Litigation We're Watching

Last Updated 09/18/2020

City and County of San Francisco v. All Persons Interested in the Matter of Proposition C, No. A158645. State Supreme Court rejected petition for review, thus allowing lower court decision to stand holding voters may exercise the initiative power to adopt a special tax by majority vote. The Court of Appeal held the super majority requirements in Art. XIII A, section 4 and Art. XIII C, section 2 apply only to measures placed on the ballot by legislative bodies, not by voters through the initiative petition process.

Wilde v. City of Dunsmuir, SCCVPT16549. California Supreme Court ruled referendum cannot be used to repeal local utility rates, under Article II, Section 9(a) of the California Constitution which exempts statutes providing for tax levies or appropriations for usual current expenses from referendum. Court held such rates may be challenged by other means, including initiative.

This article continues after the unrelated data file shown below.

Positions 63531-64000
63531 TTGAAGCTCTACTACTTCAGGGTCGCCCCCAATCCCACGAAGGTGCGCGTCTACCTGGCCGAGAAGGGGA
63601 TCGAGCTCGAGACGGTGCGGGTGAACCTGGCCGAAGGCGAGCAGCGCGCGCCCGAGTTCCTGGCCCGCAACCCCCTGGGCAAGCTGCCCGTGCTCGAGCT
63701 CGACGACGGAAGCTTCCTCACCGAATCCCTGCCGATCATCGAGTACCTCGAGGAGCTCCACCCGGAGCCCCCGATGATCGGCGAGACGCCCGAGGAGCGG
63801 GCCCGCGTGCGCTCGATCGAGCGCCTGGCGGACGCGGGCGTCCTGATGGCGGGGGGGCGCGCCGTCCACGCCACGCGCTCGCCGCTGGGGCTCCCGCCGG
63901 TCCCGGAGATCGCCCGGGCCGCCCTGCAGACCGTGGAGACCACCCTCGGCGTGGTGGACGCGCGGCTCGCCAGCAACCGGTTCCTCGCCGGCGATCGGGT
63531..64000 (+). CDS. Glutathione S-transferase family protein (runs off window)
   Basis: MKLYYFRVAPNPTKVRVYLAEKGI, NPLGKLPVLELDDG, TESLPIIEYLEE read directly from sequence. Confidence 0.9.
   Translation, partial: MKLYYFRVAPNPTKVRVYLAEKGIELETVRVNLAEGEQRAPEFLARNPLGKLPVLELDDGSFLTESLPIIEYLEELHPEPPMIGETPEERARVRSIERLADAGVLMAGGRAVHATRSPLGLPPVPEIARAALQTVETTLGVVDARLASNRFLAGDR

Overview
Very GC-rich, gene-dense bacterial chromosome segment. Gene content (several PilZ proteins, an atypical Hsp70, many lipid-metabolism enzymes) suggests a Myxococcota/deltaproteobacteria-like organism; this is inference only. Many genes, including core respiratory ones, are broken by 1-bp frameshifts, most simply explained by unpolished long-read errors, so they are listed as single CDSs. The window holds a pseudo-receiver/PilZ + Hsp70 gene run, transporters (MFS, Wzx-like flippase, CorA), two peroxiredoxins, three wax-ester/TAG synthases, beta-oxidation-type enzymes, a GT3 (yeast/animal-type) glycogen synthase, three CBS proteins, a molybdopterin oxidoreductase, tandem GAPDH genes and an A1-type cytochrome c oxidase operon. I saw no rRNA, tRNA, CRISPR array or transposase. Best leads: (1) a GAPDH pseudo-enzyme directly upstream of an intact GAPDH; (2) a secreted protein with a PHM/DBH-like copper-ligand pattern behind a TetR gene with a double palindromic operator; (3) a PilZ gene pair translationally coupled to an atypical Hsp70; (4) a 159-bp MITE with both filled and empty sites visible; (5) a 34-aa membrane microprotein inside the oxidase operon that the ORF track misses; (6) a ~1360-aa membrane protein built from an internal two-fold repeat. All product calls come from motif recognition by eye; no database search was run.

Yes on Prop B v. City and County of San Francisco, No. 20-CV-00630-CRB. United States District Court, Northern District of California, ruled San Francisco’s campaign disclaimer requirement created an unconstitutional burden on First Amendment rights by taking up more than 40% of space or run time of an advertisement, but disclaimers which took up less than 40% of space or run time did not create an unconstitutional burden. Court also upheld requirement that committee’s disclaimer include disclosure of individuals and organizations who give money to committees that in turn contribute to a campaign paying for advertising.

DNC v. Hobbs, No. 18-15845. In February, 9th Circuit allowed Arizona ballot harvesting ban to remain in effect while appealed to the US Supreme Court. This follows a ruling in January finding holding the law violates the Voting Rights Act and the Constitution.